Grassroots French Covid app launched to prevent wasting vaccine doses
The 'Covidliste' mobile phone application, launched by two individuals in France, connects people who wish to be vaccinated -- even non-priority ones -- with professionals in possession of unused doses that must be consumed quickly.
The Covidliste app, launched earlier this week, is open to anyone who wants to be vaccinated, even if they are not yet theoretically eligible (based on age, comorbities) for the Covid-19 vaccination.
Many people have vented their frustration over the difficulty in being able to get appointments online due to technical reasons or unavailability. However, at the same time, French media has reported cases where doses have been wasted because there weren't enough appointments filled.
The Covidliste aims to stop this by putting French people in touch with vaccination centres that have unused doses, due to the cancellation of an appointment, but which must still be completed or they will have to be thrown away.Their slogan is clear: "No dose will be lost".
Each internet user is invited to enter his or her personal information (name, age, address, contact details). "When a dose is available, a link is sent to you. Upon confirmation, you are put in touch with a vaccination centre," explains Covidliste.
This would avoid the need for doctors and pharmacists who have these "surplus" doses to canvass for volunteers for the vaccination themselves.
Même histoire pour Jean-Jacques, 70 ans qui habite Paris 11e. Il reçoit un sms de Covidliste et valide d'un simple "OK". L'adresse du centre lui est communiquée - c'est à moins de 500m de chez lui! Voici une photo de Jean-Jacques se débarrassant du #COVIDー19 💉 pic.twitter.com/u3XhKjyRUC— covidliste (@covidliste) April 3, 2021
Over 100,000 registrations
On Saturday 3 April, the site's Twitter feed showed a picture of 70 year-old Jean-Jacques, in Paris, who received a text message on his phone, validated it and received the address for the vaccination centre, which turned out to be 500 metres away from his house.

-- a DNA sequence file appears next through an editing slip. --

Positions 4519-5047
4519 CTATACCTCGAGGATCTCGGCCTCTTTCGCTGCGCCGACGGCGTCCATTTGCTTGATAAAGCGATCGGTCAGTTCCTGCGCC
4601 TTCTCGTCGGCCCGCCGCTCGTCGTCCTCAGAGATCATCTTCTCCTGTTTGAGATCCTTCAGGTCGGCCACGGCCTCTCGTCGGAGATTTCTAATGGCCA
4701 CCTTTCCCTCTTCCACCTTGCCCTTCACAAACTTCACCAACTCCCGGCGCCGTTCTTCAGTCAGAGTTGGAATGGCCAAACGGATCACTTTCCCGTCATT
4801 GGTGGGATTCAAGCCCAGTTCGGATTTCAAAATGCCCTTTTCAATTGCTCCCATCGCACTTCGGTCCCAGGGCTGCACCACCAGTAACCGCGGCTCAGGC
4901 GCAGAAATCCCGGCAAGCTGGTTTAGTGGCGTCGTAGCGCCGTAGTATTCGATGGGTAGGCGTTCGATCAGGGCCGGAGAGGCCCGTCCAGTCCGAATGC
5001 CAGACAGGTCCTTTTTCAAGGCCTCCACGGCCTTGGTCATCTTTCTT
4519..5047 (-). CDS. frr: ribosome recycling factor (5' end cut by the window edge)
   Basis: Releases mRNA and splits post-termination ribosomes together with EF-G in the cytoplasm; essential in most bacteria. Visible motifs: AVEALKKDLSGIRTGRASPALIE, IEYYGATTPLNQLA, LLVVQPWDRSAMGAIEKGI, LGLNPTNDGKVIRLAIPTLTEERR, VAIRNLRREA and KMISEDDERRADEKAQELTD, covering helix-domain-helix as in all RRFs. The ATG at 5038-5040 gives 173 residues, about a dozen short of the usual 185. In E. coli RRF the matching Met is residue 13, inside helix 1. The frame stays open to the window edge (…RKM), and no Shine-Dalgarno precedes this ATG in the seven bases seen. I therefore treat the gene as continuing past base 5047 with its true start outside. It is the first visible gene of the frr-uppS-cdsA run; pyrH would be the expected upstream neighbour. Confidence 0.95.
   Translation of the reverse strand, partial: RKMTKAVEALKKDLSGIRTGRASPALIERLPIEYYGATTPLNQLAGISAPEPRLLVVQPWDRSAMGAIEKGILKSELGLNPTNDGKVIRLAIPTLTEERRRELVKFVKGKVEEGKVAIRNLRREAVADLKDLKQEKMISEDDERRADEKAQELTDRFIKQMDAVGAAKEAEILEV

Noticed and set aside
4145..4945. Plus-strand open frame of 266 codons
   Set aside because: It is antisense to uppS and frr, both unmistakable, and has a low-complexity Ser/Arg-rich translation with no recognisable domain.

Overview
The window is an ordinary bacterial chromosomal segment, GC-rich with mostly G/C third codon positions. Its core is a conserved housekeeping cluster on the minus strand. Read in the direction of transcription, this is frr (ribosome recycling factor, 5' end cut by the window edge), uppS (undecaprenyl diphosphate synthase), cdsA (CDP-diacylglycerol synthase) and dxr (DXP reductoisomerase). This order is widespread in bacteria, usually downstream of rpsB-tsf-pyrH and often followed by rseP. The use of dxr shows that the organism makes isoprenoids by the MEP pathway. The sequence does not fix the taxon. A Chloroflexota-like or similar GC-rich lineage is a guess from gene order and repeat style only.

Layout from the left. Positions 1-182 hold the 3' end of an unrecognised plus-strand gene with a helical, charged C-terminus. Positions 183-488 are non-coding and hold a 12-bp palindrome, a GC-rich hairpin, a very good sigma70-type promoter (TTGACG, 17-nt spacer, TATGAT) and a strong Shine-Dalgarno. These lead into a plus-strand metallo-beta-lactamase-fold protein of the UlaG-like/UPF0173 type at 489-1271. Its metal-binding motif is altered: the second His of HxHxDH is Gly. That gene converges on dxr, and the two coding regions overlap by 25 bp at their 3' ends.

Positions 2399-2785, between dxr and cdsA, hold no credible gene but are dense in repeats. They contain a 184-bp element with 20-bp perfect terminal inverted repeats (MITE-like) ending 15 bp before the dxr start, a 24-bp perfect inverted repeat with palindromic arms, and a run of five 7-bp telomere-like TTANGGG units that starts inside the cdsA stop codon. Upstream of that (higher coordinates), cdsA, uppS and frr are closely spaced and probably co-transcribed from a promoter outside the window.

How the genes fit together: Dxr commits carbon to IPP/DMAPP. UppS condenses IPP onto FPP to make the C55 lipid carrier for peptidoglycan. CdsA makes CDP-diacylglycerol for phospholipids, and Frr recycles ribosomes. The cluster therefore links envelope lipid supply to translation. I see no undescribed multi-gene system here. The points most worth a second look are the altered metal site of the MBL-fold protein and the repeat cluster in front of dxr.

On 4 April, the site had 107,582 registrants on its platform.
Two men, computer developers, and a doctor from the Foch hospital in Suresnes near Paris are behind the creation of the application.
The home-made nature of their initiative quickly raised fears about the protection of personal data collected by the platform, with some users fearing a computer attack.
On Twitter, Covidliste reassured users by specifying that it complied with RGPD (GDPR - General Data Protection Regulation) regulations, that the data could be deleted at any time and that its communication was encrypted.
Massive vaccination centres
In his address to the nation last week, President Emmanuel Macron insisted that mass vaccinations would provide the "light at the end of the tunnel", with the country's aiming for 10 million first doses injected by mid-April.
Up to the 2 April, 9,109,776 people had received their first jab, according to public health authorities.
So far, France has seen a sluggish start to its vaccination campaign compared to other European countries and aims to make up for lost time with massive centres in places such as the Stade de France, north of Paris, due to open on 6 April.
The objective over the next six months is to inject 10,000 doses per week. Half of the appointments will be made available to anyone, the other half for people living in the Seine-Saint-Denis department, one of the hardest hit in the Paris region.
One of these "vaccinodromes" has already opened in the Yvelines, west of Paris, where on Wednesday, more than 1,600 people received a jab of either the Pfizer/BioTech or Moderna vaccines.
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